Researchers Crack Argentine Ant Genome
Researchers from a pair of California universities have successfully sequenced the genome of the Argentine ant, shedding light on exactly why the species has thrived and leading to hopes that the knowledge might lead to the development of more effective pest control solutions.
The draft genome of this specific creature, known scientifically as Linepithema humile, is one of three published by experts at University of California, Berkeley (UC Berkeley) and San Francisco State University in the journal Proceedings of the National Academy of Sciences (PNAS) Monday.
Joining it are the red harvester ant (Pogonomyrmex barbatus) and the red imported fire ant (Solenopsis invicta), while a fourth–the leaf-cutter ant (Atta cephalotes)–is scheduled for publication in the February 10 issue of the journal PLoS Genetics.
“The Argentine ant is a species of special concern because of its enormous ecological impact,” corresponding author Neil D. Tsutsui, an associate professor at UC Berkeley’s Department of Environmental Science, Policy & Management, said in a statement Monday.
“When the Argentine ants invade, they devastate the native insect communities while promoting the population growth of agricultural pests,” he added. “This genome map will provide a huge resource for people interested in finding effective, targeted ways of controlling the Argentine ant.”
Tsutsui, lead author Christopher D. Smith, an assistant professor of biology at San Francisco State University, and 48 other researchers joined forces on the project.
According to a January 31 press release from the San Francisco university, mapping the ant’s genome could led to “a better understanding of how larvae develop into queens or workers could support the development of new control methods that use more benign chemicals to limit the number of queens born in a colony, effectively sterilizing the population.”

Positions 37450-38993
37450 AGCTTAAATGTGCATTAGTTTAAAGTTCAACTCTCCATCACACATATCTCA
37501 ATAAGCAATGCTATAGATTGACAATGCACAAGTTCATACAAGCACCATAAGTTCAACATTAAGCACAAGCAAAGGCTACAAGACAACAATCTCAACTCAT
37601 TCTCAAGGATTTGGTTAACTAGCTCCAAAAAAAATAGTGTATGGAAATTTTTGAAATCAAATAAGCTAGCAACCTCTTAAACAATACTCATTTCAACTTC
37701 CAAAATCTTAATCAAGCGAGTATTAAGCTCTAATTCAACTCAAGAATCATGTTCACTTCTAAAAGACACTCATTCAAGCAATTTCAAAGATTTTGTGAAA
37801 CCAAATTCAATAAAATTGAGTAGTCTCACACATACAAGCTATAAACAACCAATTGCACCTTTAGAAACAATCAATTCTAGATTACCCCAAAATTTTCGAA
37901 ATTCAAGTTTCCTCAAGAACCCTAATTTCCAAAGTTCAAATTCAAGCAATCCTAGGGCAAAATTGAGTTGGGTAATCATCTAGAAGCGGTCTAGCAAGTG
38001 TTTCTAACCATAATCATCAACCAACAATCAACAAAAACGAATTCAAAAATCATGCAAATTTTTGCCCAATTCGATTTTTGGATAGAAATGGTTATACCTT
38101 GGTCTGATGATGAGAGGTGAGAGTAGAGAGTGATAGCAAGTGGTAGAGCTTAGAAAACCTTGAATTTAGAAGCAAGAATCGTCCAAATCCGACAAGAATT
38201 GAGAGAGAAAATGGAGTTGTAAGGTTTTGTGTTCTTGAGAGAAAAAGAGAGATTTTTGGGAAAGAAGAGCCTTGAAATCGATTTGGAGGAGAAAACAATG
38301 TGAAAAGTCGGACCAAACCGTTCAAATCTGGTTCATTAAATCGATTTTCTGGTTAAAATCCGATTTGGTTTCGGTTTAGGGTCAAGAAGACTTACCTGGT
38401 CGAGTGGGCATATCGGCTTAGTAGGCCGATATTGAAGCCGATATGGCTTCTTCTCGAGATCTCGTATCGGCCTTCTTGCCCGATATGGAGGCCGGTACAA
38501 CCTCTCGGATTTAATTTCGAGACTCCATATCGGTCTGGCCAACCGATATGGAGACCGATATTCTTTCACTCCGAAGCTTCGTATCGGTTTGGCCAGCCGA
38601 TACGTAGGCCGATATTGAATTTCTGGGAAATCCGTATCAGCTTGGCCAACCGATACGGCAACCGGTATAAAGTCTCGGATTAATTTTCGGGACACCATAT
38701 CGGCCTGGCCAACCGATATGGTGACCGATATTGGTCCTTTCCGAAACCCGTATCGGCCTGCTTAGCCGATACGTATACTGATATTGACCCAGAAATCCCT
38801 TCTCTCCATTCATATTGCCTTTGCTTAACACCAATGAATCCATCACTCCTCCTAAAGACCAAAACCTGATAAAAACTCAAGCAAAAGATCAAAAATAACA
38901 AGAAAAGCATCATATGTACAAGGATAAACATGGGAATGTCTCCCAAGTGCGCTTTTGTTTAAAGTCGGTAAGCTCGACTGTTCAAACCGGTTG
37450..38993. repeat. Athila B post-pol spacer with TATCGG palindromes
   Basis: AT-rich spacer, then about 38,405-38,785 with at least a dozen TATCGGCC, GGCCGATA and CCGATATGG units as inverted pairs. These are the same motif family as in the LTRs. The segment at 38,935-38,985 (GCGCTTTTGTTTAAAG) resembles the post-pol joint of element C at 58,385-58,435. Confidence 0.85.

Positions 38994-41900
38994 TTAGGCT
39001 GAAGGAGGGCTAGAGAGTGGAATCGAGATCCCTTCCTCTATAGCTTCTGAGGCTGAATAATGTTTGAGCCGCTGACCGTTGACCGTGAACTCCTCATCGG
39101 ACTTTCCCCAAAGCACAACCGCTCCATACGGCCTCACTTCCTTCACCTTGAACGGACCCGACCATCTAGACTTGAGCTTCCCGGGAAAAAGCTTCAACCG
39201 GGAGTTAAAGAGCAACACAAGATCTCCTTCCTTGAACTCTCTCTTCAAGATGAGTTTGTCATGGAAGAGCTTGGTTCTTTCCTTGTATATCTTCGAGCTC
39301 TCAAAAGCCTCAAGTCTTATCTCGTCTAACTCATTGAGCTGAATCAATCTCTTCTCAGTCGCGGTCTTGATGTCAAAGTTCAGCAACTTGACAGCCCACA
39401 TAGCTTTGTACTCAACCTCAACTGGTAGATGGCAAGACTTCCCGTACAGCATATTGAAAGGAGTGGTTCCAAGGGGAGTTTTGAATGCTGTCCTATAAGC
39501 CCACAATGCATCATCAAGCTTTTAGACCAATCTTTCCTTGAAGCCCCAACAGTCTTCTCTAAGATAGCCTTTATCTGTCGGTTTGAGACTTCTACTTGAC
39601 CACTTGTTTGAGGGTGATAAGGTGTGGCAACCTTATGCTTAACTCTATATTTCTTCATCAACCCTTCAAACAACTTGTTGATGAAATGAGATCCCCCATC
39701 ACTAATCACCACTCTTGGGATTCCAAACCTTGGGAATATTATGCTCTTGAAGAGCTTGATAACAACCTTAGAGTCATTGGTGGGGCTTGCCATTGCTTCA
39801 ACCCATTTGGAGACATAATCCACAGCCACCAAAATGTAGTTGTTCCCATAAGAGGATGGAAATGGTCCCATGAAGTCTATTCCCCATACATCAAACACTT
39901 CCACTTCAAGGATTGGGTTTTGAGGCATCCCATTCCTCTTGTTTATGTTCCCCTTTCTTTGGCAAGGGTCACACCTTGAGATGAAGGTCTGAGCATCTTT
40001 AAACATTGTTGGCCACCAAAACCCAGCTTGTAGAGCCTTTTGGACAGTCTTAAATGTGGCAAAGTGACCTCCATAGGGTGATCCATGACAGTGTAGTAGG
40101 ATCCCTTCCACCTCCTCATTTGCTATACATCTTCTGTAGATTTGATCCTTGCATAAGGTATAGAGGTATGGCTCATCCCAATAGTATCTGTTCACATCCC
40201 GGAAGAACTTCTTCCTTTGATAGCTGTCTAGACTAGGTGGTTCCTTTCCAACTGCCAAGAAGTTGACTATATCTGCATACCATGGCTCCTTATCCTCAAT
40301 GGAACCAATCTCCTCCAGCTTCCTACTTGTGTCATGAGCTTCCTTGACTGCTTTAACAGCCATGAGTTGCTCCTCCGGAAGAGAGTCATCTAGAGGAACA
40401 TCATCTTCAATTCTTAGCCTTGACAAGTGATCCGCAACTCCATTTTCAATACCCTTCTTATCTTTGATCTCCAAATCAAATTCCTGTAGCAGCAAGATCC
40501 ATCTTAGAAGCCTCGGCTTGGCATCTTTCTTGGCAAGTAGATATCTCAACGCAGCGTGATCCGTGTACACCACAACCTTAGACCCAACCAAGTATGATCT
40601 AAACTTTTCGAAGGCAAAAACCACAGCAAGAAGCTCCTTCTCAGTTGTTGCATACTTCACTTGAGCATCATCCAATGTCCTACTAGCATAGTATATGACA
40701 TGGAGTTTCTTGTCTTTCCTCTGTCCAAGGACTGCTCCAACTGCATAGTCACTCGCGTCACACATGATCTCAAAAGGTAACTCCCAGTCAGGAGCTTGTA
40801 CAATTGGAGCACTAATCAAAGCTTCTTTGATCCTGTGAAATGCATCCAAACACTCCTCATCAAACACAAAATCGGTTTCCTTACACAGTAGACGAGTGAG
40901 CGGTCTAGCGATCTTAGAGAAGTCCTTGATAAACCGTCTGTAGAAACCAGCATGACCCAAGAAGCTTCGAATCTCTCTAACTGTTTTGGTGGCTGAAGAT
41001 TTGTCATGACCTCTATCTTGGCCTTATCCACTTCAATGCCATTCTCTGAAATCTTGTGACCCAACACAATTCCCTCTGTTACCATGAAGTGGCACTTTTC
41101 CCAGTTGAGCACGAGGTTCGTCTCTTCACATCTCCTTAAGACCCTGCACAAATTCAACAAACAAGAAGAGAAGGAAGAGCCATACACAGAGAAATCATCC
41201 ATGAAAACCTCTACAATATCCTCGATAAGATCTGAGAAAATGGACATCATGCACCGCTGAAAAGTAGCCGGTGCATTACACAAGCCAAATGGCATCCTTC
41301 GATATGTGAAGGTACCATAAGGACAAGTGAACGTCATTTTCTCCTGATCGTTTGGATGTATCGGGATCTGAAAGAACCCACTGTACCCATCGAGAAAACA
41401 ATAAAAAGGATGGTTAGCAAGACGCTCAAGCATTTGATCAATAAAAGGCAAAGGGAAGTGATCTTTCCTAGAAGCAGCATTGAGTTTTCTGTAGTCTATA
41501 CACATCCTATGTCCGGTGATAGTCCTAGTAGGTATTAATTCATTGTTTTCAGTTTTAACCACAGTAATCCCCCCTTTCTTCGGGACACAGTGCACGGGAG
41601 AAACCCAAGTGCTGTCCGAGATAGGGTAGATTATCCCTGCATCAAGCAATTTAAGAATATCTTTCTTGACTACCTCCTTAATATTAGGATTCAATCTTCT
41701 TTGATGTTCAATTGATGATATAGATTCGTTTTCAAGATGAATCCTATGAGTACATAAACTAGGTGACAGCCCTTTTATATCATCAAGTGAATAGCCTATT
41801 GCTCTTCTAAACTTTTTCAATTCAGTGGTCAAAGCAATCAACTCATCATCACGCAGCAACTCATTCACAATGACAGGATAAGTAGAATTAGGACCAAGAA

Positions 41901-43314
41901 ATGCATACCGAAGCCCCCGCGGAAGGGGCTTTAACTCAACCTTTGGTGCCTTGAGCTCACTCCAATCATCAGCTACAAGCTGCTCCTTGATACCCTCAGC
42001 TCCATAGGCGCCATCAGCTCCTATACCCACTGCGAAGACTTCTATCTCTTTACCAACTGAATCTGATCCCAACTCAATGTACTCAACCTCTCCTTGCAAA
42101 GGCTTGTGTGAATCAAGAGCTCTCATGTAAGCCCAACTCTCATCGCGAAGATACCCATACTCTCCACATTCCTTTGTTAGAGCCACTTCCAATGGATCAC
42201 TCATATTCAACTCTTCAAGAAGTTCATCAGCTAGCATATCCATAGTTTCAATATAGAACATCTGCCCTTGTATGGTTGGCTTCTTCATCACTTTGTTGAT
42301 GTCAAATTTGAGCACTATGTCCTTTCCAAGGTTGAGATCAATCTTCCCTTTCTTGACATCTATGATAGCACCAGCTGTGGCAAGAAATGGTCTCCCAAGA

“Our analysis suggests that ants may utilize the same genetic system as honeybees to create their social structures, although we have yet to understand whether the process works in exactly the same way across species,” Smith said.
Furthermore, according to AFP reports, the research team discovered that the Argentine ant has a total of 367 sensory receptors for odor (twice as many as honeybees) and 116 for taste (40 more than the mosquito), as well as a “genetic shield” that protects them “against harmful substances.”
Image Caption: This is an Argentine ant (Linepithema humile). Scientists have deciphered the genome of this household pest and invasive species. The sequenced genome, published in the Jan. 31 online early edition of the Proceedings of the National Academy of Sciences, could provide new insights on how embryos with the same genetic code develop into either queens or workers ants and may advance our understanding of invasion biology and pest control. Credit: Photo: www.alexanderwild.com
Image 2: The genome of the red harvester ant, a social insect, was recently sequenced in an effort to understand the evolution of complex societies. Credit: Joseph Berger, Bugwood.org; licensed under a Creative Commons Attribution-Noncommercial 3.0 United States License
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